CITIGROUP is lucky that Muammar el-Qaddafi was killed when he was. The Libyan leader’s death diverted attention from a lethal article involving Citigroup that deserved more attention because it helps to explain why many average Americans have expressed support for the Occupy Wall Street movement. The news was that Citigroup had to pay a $285 million fine to settle a case in which, with one hand, Citibank sold a package of toxic mortgage-backed securities to unsuspecting customers — securities that it knew were likely to go bust — and, with the other hand, shorted the same securities — that is, bet millions of dollars that they would go bust.
It doesn’t get any more immoral than this. As the Securities and Exchange Commission civil complaint noted, in 2007, Citigroup exercised “significant influence” over choosing $500 million of the $1 billion worth of assets in the deal, and the global bank deliberately chose collateralized debt obligations, or C.D.O.’s, built from mortgage loans almost sure to fail. According to The Wall Street Journal, the S.E.C. complaint quoted one unnamed C.D.O. trader outside Citigroup as describing the portfolio as resembling something your dog leaves on your neighbor’s lawn. “The deal became largely worthless within months of its creation,” The Journal added. “As a result, about 15 hedge funds, investment managers and other firms that invested in the deal lost hundreds of millions of dollars, while Citigroup made $160 million in fees and trading profits.”
“Communities that are resilient tend to be decentralized, small scale and diverse and tend to avoid short term comprises that will diminish their long-term goals.”—Aric McBay, Deep Green Resistance (via cultureofresistance)
“Neuroscientists have done experiments where they’ve taken individuals, put them into an MRI machine and they have them play a game where the prize is money and they notice that when the participants win money, the part of the brain that gets stimulated is the same part that cocaine stimulates”—Andrew Lo, Professor at MIT Laboratory for Financial Engineering (via cultureofresistance)
If every American took every single action suggested by Al Gore in the movie ‘An Inconvenient Truth’, it would only reduce greenhouse gas emissions by 21%. It’s not an accident that what’s being promoted as a solution are personal solutions and blaming individuals for their consumption. Consumption is a problem, but that lets the corporations, capitalists, the government, and the 1% of people who are literally living at the expense of the whole planet off the hook.
We have to find a way to break through with this information that the Department of Defense in the US is the largest user of oil on the planet. We could all stop using our cars, and all of that, and it wouldn’t make a dent in the consumption that’s done by industry in terms of water, oil, energy, and everything else.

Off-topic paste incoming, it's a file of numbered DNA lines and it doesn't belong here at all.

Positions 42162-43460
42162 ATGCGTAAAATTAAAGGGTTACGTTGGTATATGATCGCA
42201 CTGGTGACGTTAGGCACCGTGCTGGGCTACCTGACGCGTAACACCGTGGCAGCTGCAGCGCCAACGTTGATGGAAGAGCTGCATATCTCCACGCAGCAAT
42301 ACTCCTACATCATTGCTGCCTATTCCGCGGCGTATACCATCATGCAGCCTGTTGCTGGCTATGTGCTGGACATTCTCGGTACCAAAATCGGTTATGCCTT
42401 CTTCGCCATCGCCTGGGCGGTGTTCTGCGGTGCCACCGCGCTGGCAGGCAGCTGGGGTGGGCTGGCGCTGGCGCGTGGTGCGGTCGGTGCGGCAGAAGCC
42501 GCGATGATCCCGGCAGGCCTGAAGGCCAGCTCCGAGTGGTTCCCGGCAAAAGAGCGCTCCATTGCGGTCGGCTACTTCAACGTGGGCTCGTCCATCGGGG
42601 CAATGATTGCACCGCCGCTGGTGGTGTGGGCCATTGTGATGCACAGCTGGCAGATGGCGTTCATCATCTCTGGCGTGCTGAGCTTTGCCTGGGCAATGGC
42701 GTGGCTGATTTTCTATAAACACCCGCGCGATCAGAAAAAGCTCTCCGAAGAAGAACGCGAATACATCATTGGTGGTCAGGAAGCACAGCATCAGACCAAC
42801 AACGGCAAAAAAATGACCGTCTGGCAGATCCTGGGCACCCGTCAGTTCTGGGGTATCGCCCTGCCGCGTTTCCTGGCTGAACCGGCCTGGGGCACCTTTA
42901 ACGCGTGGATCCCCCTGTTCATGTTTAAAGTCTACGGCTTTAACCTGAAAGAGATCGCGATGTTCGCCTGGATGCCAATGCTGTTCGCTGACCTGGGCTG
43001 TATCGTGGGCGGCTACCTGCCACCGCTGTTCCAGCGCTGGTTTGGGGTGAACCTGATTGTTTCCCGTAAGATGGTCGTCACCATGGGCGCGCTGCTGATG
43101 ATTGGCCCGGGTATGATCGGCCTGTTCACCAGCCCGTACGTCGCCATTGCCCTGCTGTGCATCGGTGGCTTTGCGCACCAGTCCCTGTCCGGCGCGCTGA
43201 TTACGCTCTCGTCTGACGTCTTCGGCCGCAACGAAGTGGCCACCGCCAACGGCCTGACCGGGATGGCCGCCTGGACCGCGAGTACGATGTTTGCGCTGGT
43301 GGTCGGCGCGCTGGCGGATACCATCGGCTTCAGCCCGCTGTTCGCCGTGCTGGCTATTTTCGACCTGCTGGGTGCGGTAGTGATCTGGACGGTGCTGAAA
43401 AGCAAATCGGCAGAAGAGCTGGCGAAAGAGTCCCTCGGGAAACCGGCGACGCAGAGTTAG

“It’s not every day you get to see a night court magistrate smack down the governor of Tennessee,” a legal observer said outside the Metro Courthouse at 2:30 a.m. today, as fog shrouded downtown in mist.
Yet that’s what happened in the early morning hours, as Metro Night Court Judge Tom Nelson told the troopers who arrested 25 peaceful Occupy Nashville protesters at midnight on Legislative Plaza — along with Scene reporter Jonathan Meador, who was attempting to get off the plaza when he was cuffed and hauled off — that the curfew being enforced at the Capitol had no constitutional grounds whatsoever.
“I have reviewed the regulations of the state of Tennessee, and I can find no authority anywhere for anyone to authorize a curfew anywhere on Legislative Plaza,” Judge Nelson told a grimacing trooper, before ordering the immediate release of everyone arrested.
Some 30 additional protesters greeted those released with cheers and chants of “This is how democracy works!” They were last seen at 4 a.m. marching victoriously up Deaderick Street — back to Legislative Plaza.
Meador, meanwhile, greeted news of his imminent release with a tweet from custody: “Can I go home now?” His request of a ride home from Gov. Haslam for the inconvenience was met with silence.
“I personally believe that in the future LSD will be seen as one of the most influential discoveries of the twentieth century and that Albert Hoffman’s “problem child” will again be seen as it should have been seen all along, as a “wonder child” that had to grow up in a dysfunctional society.”—Stanislav Grof (via lysergich)
DISCLAIMER: The only important source I am using here is my own experiences over countless trips and discussions with friends which may be completely different from your own experiences. I’ve tried to keep this as accurate and well worded as I possibly can but most of these visual aspects…
“What an astonishing thing a book is. It’s a flat object made from a tree with flexible parts on which are imprinted lots of funny dark squiggles. But one glance at it and you’re inside the mind of another person, maybe somebody dead for thousands of years. Across the millennia, an author is speaking clearly and silently inside your head, directly to you. Writing is perhaps the greatest of human inventions, binding together people who never knew each other, citizens of distant epochs. Books break the shackles of time. A book is proof that humans are capable of working magic.”— Carl Sagan (via tinybrambles)